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What it means to be a committee person in Philadelphia | Perspective

It is a distinctly American bit of optimism to think that a series of one-on-one conversations can have a transformative effect on our society.

Election Day 2016 in Fishtown, along Richmond Street.
Election Day 2016 in Fishtown, along Richmond Street.Read moreDavid Maialetti / Staff

On May 15, my name will appear on a ballot for the first time since a fifth-grade bid for student council. I'm running to become a Democratic committee person in Philadelphia's Ward 2, Division 3.

I'm a lifelong registered Democrat and a dependable voter, and I've canvassed for the Democratic nominee during every presidential election in my adult life. While my allegiance to the Democratic Party is steadfast, it is rarely enthusiastic. My loyalty has never been more tested than in our present moment of political crisis. I believe the national Democratic Party has been unable to offer a vision for our country that is centered on racial and economic justice.

This failure is even more confounding when you consider it alongside the extraordinary levels of energy and organizing happening around the country. Like many people, I was roused into political action by the shock of the 2016 presidential election.

Committee person is a hyper-local elected position within the Democratic Party where your chief responsibility is to communicate with your neighbors, to do the actual work of understanding what is or is not working for them in our city, to relay that information to their elected officials, and to inform and motivate their participation in elections. It is a distinctly American bit of optimism to think that a series of one-on-one conversations can have a transformative effect on our society.

We saw this work last spring in the Democratic primary for district attorney, when hundreds of volunteers knocked on doors to deliver a landslide victory for Larry Krasner, an electoral win that has reshaped the conversation around criminal justice reform in Philadelphia and nationwide.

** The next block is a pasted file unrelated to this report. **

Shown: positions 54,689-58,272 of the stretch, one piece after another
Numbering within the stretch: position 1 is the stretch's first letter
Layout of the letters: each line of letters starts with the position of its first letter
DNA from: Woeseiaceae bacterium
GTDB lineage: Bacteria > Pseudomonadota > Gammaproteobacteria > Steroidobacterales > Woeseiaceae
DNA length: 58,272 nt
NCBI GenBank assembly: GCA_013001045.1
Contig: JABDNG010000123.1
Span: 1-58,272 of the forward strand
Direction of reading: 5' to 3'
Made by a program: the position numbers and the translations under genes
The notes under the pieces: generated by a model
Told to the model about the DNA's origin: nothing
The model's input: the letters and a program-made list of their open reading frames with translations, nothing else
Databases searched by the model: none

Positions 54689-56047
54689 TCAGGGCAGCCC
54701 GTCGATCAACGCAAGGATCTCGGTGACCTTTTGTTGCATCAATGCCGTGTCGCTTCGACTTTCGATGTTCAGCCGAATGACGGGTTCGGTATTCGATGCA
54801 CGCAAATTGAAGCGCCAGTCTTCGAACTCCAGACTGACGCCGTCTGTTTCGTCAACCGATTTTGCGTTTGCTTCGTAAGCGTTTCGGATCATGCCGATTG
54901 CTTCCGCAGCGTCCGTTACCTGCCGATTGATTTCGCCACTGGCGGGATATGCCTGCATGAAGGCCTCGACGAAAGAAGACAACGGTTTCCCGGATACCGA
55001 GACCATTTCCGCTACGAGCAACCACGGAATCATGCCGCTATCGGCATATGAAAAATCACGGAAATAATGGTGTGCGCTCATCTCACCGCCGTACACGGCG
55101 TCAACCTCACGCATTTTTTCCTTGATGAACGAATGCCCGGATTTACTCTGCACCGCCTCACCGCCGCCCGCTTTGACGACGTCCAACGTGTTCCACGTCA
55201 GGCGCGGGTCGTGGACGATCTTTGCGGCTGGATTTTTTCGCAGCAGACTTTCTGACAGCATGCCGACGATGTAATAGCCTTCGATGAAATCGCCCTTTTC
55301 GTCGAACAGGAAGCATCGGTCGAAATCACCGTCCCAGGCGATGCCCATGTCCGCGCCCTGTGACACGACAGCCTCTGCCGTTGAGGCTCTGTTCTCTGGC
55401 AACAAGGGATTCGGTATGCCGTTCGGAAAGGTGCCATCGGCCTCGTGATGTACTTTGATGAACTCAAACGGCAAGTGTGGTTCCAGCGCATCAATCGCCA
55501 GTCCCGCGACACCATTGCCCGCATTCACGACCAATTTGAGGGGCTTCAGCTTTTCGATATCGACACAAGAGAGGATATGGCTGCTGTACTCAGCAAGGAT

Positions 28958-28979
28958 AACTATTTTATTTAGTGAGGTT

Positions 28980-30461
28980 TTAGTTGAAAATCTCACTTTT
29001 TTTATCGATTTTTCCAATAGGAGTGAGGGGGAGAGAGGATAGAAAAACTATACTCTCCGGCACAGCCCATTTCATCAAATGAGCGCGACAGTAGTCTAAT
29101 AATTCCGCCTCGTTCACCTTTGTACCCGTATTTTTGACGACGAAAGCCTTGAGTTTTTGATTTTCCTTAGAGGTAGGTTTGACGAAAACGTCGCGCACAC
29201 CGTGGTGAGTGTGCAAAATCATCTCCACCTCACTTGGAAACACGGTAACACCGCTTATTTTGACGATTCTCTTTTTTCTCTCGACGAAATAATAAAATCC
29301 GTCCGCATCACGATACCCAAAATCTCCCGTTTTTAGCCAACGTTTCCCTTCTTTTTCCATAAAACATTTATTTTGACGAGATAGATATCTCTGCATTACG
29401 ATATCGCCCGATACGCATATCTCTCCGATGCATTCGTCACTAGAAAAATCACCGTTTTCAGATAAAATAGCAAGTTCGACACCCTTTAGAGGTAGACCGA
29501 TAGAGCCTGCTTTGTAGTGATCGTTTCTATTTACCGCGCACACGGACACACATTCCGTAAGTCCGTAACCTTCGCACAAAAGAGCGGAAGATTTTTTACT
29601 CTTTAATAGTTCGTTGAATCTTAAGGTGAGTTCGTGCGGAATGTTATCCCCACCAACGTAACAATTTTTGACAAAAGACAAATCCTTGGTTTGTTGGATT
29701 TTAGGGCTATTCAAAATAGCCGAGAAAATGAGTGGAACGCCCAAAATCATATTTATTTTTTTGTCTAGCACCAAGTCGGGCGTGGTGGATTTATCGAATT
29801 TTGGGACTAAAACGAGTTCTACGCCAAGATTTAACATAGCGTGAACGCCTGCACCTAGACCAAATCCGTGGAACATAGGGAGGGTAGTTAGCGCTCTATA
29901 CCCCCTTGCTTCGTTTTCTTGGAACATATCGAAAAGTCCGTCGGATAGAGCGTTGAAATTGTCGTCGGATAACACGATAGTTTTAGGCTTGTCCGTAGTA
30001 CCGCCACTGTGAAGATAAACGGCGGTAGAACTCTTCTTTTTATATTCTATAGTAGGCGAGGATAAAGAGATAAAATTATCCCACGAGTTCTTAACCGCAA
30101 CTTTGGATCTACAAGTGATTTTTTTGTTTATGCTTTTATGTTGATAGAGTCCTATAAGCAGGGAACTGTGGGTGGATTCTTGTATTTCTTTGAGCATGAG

In some Democratic wards, committee people have the opportunity to vote on endorsements. If elected, I intend to put pressure on my ward leader to democratize the endorsement process in Ward 2 and to support candidates who put progressive values at the center of their campaigns.

In addition to door-to-door canvassing, a committee person has other responsibilities. As a committee person, I expect to have many conversations about the increasing difficulty of parking in my neighborhood and the perpetual problem of litter on our streets. I expect to recruit poll watchers to help ensure fair and open voting access on Election Day.

Some of our elected officials understate these aspects of the role, and instead mention duties that have nothing to with being committee person. In a recent Inquirer commentary, U.S. Rep. Bob Brady, chairman of  the City Democratic Committee, described the role of committee people as having to "sign you in to vote" and "set up machines." These are actually the duties of the Election Board, which is composed of five or more elected and appointed nonpartisan officials who receive a modest stipend for their service.

Operating a polling place is a long, hard day of work, and we should all be grateful to the people who do it. I am grateful, especially so because it is not a job that I am inclined to sign up for, and it isn't what committee people are supposed to do.

Committee people can and often do serve in these positions on Election Day, but in doing so they are required to suspend their partisan political activities on the most consequential day of their service, which is when they should be out in the neighborhood encouraging voters to get to the polls and promoting their endorsed candidates.

Taking on the role of committee person will require using two of my five allotted sick days each year to miss work on  the primary and general election days. It's worth it. Last spring, the city celebrated a 5 percent increase in voter turnout in the primary, which pushed our total turnout to a whopping 18 percent. I think we can do better.

I hope our Democratic Party leaders think so, too, but if they are unable or unwilling to tap into the surge of grassroots activism in our city, they will be replaced as a consequence of it.

All things are possible in this off-kilter political era, especially at the local level, and this is our moment to make Philadelphia's Democratic Party more democratic. For me, that starts by running for committee person.

Lizzie Rothwell is an architect who lives in South Philadelphia with her husband and two young children. She is a member of Reclaim Philadelphia, a grassroots organization focused on racial, economic, and gender justice.